Where does What doesn’t kill you, makes you stronger come from?
In 1888, Nietzsche wrote “Aus der Kriegsschule des Lebens.—Was mich nicht umbringt, macht mich stärker,” which can be translated as “Out of life’s school of war—what doesn’t kill me, makes me stronger.” It appears in his book of aphorisms, Twilight of the Idols, and no further explanation follows.
Nietzsche expanded on the idea somewhat in his autobiography Ecce Homo, also composed in 1888. Here, he refers to select individuals as “nature’s lucky strokes...among men,” and says of such a person, “He divines remedies for injuries; he knows how to turn serious accidents to his own advantage; that which does not kill him makes him stronger.”
University of Glasgow philosophy professor Michael Brady explains that Nietzsche does not seem to think that all suffering will result in strength, but rather that he is suggesting one should take suffering as an opportunity to build strength, and that those who are already strong are those who can do so. In his book Death Desire and Loss in Western Culture English philosopher Jonathan Dollimore describes this process of embracing suffering as an opportunity to gain strength, calling it a “magical, cannibalistic ingestion.”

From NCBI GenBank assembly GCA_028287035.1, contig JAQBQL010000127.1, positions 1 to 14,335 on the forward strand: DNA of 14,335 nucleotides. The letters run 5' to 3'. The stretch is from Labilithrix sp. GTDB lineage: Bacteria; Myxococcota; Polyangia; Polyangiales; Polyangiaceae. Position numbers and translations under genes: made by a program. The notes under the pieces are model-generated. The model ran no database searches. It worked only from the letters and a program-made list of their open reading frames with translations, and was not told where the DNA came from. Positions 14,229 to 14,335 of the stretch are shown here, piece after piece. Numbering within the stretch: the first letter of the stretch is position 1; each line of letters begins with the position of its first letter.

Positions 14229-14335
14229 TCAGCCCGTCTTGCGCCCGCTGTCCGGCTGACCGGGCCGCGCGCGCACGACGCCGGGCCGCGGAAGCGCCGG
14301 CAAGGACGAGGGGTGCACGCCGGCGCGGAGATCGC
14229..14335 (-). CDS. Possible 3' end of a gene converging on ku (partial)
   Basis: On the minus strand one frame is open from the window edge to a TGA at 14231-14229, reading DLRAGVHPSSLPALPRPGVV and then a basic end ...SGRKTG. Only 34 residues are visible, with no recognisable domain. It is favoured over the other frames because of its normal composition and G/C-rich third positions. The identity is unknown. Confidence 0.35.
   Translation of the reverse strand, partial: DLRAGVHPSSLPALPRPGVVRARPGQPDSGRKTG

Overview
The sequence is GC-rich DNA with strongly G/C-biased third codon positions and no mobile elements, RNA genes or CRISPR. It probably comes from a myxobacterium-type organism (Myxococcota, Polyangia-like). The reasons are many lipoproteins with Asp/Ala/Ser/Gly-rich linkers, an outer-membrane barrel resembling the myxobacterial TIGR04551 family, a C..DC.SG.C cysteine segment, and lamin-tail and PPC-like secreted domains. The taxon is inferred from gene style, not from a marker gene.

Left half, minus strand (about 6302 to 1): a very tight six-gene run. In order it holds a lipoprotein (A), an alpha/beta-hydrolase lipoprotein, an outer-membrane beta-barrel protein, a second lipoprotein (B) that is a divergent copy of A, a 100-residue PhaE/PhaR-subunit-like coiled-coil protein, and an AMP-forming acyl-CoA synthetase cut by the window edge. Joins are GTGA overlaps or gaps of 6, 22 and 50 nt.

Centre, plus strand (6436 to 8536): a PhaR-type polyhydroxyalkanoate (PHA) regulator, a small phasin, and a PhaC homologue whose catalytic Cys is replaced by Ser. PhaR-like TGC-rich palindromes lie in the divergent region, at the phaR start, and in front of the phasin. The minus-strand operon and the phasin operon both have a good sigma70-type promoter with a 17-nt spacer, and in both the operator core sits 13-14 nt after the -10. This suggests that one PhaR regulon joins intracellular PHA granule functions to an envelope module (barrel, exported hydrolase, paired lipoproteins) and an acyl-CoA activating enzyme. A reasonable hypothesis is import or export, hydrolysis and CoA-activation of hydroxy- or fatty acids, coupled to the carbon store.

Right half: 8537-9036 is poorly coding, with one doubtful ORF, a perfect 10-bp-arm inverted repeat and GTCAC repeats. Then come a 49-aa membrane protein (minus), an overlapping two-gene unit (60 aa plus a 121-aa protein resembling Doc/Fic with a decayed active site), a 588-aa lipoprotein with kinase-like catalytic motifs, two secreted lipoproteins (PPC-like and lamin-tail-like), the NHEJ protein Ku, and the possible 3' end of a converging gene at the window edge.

Nietzsche’s famed aphorism has enjoyed extensive allusion throughout culture. President Nixon’s Watergate co-conspirator G. Gordon Liddy paraphrased the line in his 1980 autobiography Will, saying, “What doesn’t kill us, makes us stronger.” The 1982 movie Conan the Barbarian notably opens with “That which does not kill us makes us stronger” and attributes it to Nietzsche, if slightly misquoted. In the sitcom Doogie Howser M.D. the titular teenaged doctor declares “as Nietzsche said, “Whatever doesn’t destroy me makes me stronger.” Numerous songs from artists including Kelly Clarkson and Kanye West have paraphrased the line. The comedy website Slacktory compiled dozens of such song snippets into a video.
The quote has also been parodied. In the 2008 movie The Dark Knight, the Joker quips, “I believe whatever doesn’t kill you simply makes you stranger.” T-shirts have also been printed with the aphorism appearing as the slogan of a fictional Nietzsche Gym.
Who uses What doesn’t kill you, makes you stronger?
Divorced from Nietzsche’s original philosophical intent, the phrase has become more of a general affirmation for overcoming adversity. It has been quoted, paraphrased, and parodied by politicians, filmmakers, and musicians among others.
“Yeah same but I don't think my liver will have a choice this week. What doesn't kill us makes us stronger ”
@TDarst7 Twitter (April 16, 2017)
“What doesn't kill you makes you stronger / Stand a little taller / Doesn't mean I'm lonely when I'm alone / What doesn't kill you makes a fighter / Footsteps even lighter / Doesn't mean I'm over cause you're gone”
Kelly Clarkson, “Stronger (What Doesn’t Kill You),” Stronger (2011)
“My father always used to say, ‘What doesn’t kill you, makes you stronger’...‘til the accident.”
Jimmy Carr, reported by Andrea Mann, “From Woody Allen To Monty Python: 15 Examples Of Nietzsche Inspiring Comedy,” The Huffington Post (October 15, 2013)